It was a “perfect storm for tragedy.”
That’s how Boston Fire Commissioner Joseph Finn described the events of March 26, 2014, when a wind-fueled fire in a Back Bay brownstone claimed the lives of two first-responders and injured 13 others.
Finn spoke to reporters Thursday following the release of accounts delving into how the flames spread on that exceptionally windy day, how first-responders with little time to think jumped to action, and how firefighter Michael Kennedy, 33, and Lt. Edward Walsh, 43. died trapped inside after rushing in to help.
A report from the National Institute for Occupational Safety and Health described how doors left ajar that day let too much air flow through the Beacon Street building, fanning the flames.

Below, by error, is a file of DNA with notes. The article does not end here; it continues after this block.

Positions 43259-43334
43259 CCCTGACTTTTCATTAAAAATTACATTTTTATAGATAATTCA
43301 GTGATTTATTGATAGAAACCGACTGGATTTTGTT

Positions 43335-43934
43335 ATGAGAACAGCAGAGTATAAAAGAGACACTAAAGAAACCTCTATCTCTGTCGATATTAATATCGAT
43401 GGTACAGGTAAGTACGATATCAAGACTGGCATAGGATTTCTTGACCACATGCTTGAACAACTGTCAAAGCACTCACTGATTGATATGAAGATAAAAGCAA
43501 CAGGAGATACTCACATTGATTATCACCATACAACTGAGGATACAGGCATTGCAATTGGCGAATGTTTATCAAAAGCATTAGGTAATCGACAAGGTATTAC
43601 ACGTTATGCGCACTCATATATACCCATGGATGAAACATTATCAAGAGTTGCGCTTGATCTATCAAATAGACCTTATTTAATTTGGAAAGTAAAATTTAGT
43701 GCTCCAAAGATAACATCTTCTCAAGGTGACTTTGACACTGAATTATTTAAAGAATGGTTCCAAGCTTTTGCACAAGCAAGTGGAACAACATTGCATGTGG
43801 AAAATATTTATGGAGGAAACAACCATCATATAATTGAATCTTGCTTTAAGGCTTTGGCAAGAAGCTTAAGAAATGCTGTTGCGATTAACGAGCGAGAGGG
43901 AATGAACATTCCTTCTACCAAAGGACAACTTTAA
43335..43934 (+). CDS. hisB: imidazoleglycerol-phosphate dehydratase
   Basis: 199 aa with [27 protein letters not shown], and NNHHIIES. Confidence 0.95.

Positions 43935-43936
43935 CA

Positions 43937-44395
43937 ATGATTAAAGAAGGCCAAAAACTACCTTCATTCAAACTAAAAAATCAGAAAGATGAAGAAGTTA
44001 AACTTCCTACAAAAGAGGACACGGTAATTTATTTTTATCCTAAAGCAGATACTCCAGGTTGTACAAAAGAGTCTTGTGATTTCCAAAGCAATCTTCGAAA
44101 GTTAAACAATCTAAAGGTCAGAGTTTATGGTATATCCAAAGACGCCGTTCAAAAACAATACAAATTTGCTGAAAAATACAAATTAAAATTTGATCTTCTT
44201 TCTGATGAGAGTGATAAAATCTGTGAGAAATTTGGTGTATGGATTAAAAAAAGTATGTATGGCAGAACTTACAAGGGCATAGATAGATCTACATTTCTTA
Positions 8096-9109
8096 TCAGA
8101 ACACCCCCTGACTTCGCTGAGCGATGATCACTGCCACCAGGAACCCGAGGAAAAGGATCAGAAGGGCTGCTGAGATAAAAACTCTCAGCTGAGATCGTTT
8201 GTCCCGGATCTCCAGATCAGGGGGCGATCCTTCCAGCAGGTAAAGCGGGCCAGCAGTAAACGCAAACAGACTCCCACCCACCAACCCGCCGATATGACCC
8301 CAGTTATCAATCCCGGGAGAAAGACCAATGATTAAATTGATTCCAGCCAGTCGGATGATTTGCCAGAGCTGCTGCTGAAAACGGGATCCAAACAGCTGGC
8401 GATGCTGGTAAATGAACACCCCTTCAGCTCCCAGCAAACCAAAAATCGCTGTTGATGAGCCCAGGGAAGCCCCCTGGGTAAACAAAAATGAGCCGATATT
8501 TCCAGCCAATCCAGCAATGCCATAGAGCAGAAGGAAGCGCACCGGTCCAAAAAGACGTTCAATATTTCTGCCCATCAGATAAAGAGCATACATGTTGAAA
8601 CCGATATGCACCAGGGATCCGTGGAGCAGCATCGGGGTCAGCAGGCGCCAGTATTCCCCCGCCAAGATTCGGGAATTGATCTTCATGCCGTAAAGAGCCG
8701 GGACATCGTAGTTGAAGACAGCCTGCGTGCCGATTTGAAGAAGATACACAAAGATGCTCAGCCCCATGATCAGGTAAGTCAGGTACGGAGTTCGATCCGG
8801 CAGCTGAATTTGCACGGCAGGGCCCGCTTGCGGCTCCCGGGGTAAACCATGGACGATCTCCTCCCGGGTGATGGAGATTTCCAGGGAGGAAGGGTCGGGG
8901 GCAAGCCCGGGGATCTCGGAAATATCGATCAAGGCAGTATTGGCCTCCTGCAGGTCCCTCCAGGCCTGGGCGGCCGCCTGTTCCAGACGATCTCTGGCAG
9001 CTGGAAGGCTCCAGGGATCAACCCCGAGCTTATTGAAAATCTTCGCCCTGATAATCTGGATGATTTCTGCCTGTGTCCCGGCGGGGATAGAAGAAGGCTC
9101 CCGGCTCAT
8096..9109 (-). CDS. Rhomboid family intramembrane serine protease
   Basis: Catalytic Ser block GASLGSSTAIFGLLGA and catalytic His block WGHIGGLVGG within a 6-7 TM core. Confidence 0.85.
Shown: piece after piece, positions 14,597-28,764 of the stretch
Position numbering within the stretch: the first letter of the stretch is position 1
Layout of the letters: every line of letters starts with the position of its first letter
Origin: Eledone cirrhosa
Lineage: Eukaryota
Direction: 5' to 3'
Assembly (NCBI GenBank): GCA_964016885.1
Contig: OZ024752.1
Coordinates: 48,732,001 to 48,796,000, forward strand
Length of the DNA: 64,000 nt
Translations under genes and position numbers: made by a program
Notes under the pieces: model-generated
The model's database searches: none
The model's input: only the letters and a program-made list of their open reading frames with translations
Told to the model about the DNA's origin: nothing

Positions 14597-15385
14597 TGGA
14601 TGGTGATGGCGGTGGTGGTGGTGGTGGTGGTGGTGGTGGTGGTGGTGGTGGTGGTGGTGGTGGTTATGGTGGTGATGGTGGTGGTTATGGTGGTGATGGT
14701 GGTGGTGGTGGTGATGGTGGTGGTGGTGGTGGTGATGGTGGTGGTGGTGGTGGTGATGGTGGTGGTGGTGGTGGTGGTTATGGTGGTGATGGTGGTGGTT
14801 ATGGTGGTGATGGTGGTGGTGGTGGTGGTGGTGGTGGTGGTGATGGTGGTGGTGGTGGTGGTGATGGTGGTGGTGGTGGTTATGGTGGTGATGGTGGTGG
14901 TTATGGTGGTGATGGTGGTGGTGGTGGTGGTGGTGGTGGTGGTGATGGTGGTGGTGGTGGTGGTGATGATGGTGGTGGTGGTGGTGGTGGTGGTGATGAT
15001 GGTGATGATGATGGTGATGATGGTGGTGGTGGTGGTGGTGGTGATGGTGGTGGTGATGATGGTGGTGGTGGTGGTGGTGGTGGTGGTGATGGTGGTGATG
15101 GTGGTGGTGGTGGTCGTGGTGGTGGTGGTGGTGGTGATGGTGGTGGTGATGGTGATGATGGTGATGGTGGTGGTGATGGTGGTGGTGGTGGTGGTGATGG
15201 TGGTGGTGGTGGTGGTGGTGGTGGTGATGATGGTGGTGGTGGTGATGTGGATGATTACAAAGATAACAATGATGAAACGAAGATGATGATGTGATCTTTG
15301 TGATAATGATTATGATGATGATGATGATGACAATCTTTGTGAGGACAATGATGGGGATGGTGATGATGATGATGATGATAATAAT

It told how there were too few hydrants on a private side street, how the aging structure was not fitted with sprinklers, how staffing was inadequate for the response and how dangers like accelerants in a cabinet went unnoticed.
“Delayed notification to the fire department” was also a factor in the day’s tragic outcome, the NIOSH report said.
Firefighters’ hoses did not hold up in the intense heat inside the residence, killing water pressure and rendering them useless, the report said.
The NIOSH report recommends the department adopt new firefighting strategies for assessing how risky a fire is when first-responders arrive.
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The Boston Fire Department also released its own review of the day’s events, which describes how the building’s outdated construction style made it more vulnerable to a quickly spreading inferno.
The department also crafted recommendations, among them that firefighters receive more training on assessing danger and reacting to fires whipped by heavy winds.
The fire two years ago began when sparks from welders working nearby ignited a shed attached to the four-story apartment building, reports said.